Elon Musk is making his critics eat their words
By Matthew Lynn
Twitter was about to crash spectacularly as the engineers were fired. Tesla was about to implode, as production targets were missed and its sky-high prices deterred buyers. His rocket ships were going nowhere, he was in court over allegations he misled investors, his fortune was deflating and to cap it all, new children kept popping out of nowhere, which is always a distraction from the day job. The gloating of the liberal Left over the downfall of Elon Musk was undisguised. His mix of libertarian politics, disruptive entrepreneurship and ruthless management was meant to doom him to almost certain oblivion. They could not wait to celebrate his demise.
Yet over the last few weeks, Musk has staged a spectacular turnaround. Tesla reported record sales this week and its share price is roaring again. Twitter has steadied and may finally be on the path to profitability. His early investment in ChatGPT, the artificial intelligence tool that is taking the internet by storm, showed once again what an astute investor he is. Meanwhile, he continues to run multiple businesses with far more verve and ambition than most of his grey, suited rivals manage to run one. True, Musk doesn’t sign up to the “woke capitalism” package of inclusiveness, social responsibility and political activism that is considered compulsory for chief executives in the 2020s. But in terms of sheer ability, he trumps all his small-minded critics – and he does so again and again.
There is no question that the man who last year was, admittedly quite briefly, the richest man on the planet has had a rough few months. Tesla, the stylish electric vehicle manufacturer that is the core of his fortune, showed signs of slowing down dramatically. It was struggling to meet production targets, and its premium pricing was starting to deter buyers, especially as all the traditional giants finally caught up with their own range of battery-powered cars.
From a high of more than $US380 in April last year, by Christmas Tesla’s shares had slumped to just $US110, wiping billions of dollars from its market value. His personal losses came to a massive $US150 billion, earning him a place in the Guinness World Records as the person who had lost the most money ever. His rocket company SpaceX was going nowhere fast. It turned out he had fathered twins with a senior executive at one of his companies and by the end of the year, he had up to 10 children. He was in court facing a class action from Tesla shareholders over allegedly misleading tweets about taking the company private. Perhaps most seriously of all, he was forced to go ahead with a rash $USUS44 billion takeover of Twitter, only to find he had massively overpaid for a company that was bleeding cash, had no real business model and was staffed by political activists who were more interested in censorship and campaigning than running a business and who were in open rebellion against their new owner. At times it seemed as if everything that could go wrong had gone wrong – and all at the same time.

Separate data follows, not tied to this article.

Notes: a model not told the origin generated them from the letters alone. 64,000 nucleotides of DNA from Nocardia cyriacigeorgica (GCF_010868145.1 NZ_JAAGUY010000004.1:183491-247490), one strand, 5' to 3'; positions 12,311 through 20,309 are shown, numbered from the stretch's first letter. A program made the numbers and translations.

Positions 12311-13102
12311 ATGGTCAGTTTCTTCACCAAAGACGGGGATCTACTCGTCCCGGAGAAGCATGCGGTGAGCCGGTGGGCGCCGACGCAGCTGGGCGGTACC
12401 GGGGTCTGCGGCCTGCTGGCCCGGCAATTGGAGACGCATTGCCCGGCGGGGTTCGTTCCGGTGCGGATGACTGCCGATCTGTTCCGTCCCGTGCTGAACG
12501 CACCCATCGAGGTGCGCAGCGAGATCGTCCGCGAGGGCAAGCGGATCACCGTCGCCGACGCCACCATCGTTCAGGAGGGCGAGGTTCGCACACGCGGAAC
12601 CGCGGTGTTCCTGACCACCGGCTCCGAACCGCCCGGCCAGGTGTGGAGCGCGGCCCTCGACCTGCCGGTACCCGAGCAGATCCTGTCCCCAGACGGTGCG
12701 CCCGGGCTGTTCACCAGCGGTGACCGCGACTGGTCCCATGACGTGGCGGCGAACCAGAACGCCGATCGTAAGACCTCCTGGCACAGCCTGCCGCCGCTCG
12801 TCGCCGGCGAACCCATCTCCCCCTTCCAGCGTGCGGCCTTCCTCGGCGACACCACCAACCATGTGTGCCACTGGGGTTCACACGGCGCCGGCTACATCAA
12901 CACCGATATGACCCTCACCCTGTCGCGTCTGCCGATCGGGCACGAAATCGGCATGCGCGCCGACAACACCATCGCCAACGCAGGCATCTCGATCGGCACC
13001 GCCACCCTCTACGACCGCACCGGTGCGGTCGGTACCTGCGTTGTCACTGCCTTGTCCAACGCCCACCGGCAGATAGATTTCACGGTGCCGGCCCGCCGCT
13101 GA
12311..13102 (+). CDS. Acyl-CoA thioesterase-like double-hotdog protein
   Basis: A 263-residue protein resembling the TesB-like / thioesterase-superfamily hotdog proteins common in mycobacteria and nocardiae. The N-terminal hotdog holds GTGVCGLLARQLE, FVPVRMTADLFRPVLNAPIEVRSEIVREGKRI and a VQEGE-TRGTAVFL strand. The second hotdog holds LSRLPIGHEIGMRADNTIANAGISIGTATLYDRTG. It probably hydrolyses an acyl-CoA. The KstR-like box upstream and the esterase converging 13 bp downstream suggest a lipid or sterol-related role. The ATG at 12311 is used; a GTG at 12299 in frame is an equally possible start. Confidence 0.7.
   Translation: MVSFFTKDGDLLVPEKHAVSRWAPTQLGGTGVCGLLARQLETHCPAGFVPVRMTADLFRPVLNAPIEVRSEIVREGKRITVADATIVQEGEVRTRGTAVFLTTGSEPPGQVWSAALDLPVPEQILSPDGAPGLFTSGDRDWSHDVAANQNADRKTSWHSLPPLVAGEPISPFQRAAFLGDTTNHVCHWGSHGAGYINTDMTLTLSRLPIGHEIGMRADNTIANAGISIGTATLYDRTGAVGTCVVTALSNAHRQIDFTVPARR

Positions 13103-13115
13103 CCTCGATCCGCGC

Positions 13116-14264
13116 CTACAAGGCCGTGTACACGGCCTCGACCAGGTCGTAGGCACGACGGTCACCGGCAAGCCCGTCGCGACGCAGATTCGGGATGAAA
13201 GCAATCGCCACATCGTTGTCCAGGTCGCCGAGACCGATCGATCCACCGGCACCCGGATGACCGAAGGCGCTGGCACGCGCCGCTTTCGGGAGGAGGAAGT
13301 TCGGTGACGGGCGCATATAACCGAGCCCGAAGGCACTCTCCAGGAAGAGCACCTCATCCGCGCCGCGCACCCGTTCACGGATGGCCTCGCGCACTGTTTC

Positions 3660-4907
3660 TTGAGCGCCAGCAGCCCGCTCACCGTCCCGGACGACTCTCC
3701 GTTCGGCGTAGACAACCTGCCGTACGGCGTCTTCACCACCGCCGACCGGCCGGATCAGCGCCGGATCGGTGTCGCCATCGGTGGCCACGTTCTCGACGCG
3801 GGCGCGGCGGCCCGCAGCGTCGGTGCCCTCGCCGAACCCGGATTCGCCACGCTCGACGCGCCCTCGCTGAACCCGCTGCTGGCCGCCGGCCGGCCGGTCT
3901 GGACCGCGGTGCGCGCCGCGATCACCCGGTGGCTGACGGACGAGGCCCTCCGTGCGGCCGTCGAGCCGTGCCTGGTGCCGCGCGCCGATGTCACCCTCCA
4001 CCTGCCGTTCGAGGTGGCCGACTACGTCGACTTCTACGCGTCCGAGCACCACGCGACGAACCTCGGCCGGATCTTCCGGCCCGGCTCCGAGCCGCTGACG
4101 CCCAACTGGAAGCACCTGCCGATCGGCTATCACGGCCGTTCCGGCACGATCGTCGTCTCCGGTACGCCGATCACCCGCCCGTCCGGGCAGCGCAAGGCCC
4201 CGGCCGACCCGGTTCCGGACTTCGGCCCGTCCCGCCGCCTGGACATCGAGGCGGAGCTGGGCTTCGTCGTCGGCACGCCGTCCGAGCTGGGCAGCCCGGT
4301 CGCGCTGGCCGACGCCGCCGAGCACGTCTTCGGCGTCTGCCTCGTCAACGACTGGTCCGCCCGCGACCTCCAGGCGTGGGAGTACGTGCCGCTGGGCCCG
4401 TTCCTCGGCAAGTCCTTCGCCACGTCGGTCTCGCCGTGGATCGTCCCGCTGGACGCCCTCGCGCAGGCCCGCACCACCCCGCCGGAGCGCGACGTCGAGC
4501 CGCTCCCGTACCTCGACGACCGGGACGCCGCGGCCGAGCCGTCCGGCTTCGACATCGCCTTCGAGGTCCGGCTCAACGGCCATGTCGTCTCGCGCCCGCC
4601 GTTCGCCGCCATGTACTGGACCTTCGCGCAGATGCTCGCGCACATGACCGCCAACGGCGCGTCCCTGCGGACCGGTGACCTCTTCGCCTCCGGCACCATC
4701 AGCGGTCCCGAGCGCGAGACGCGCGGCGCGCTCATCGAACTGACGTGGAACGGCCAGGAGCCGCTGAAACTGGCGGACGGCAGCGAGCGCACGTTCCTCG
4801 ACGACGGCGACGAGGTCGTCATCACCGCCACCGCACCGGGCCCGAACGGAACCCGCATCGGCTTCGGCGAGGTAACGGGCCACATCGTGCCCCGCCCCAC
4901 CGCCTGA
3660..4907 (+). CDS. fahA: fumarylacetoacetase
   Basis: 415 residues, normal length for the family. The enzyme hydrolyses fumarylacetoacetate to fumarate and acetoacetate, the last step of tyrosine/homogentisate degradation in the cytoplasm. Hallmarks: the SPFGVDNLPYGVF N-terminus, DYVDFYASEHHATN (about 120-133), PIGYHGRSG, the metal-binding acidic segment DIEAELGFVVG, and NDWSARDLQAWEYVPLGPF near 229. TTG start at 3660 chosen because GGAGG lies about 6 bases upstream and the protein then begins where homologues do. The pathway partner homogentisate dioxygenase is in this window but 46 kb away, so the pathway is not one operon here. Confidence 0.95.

The liberal-Left establishment never liked Musk. That is partly because he is an entrepreneur, and they are never popular with the kind of people who believe that bigger government and more regulation are the only ways to create greater prosperity.
It is partly because like much of the PayPal mafia, named after the investors who made their first fortunes from the payment site, he sympathises with libertarianism, recommending the works of Ayn Rand, the writer and philosopher the Left hates the most.
And it is partly because his restless, workaholic ambition was a permanent rebuke to lesser mortals among us.
The final straw, however, was his takeover of Twitter, the Left’s favourite forum, and a site that made hysterical virtue-signalling liberalism a global phenomenon. Surely no organisation could survive the termination of the entire “human rights” department, the abrupt demand that everyone return to the office, or the insistence that staff be “hardcore” or else get out of the way? If it didn’t crash, every company in the world would have to re-examine its staffing.
True, there have been some wobbly moments, and Musk is not as rich as he was. And yet in the last few days, there are signs of a comeback. Last week, Tesla reported record results, with price cuts on its flagship models sparking a revival of demand. The shares are already up by 63pc since the start of the year, proving the bears wrong.
He was one of the early backers of OpenAI, the creator of ChatGPT, and although he severed his ties with the not-for-profit a few years ago it showed once again how astutely he backs new ventures and spots the next big trend. SpaceX helped launch a Japanese mission that plans to be the first private company to reach the Moon in April this year, a fresh milestone in the commercial exploitation of space.
And Twitter, far from collapsing completely, or being abandoned by its users as a protest against its new owner’s staff cuts, shows signs that it has at least staunch the bleeding of cash. It may never be able to justify the price tag, but if anyone can turn it into a viable business, and one that allows the Right as much of a voice as the Left, then it is Musk.
There are two lessons to draw from that. The first is to never write off the irrepressible Musk. In reality, he is the most brilliant creator of new businesses alive today. The second is that restless, ambitious entrepreneurship will always triumph over the grey, deadening banalities of conventional wisdom. Musk might never be the richest man in the world again. He may still crash and burn.
But all the people who wanted him to fail, and fail both publicly and spectacularly, have been proved wrong. Indeed, perhaps a few of them should start trying to emulate his success, instead of gloating over his imminent downfall.
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Source: Thanks smh.com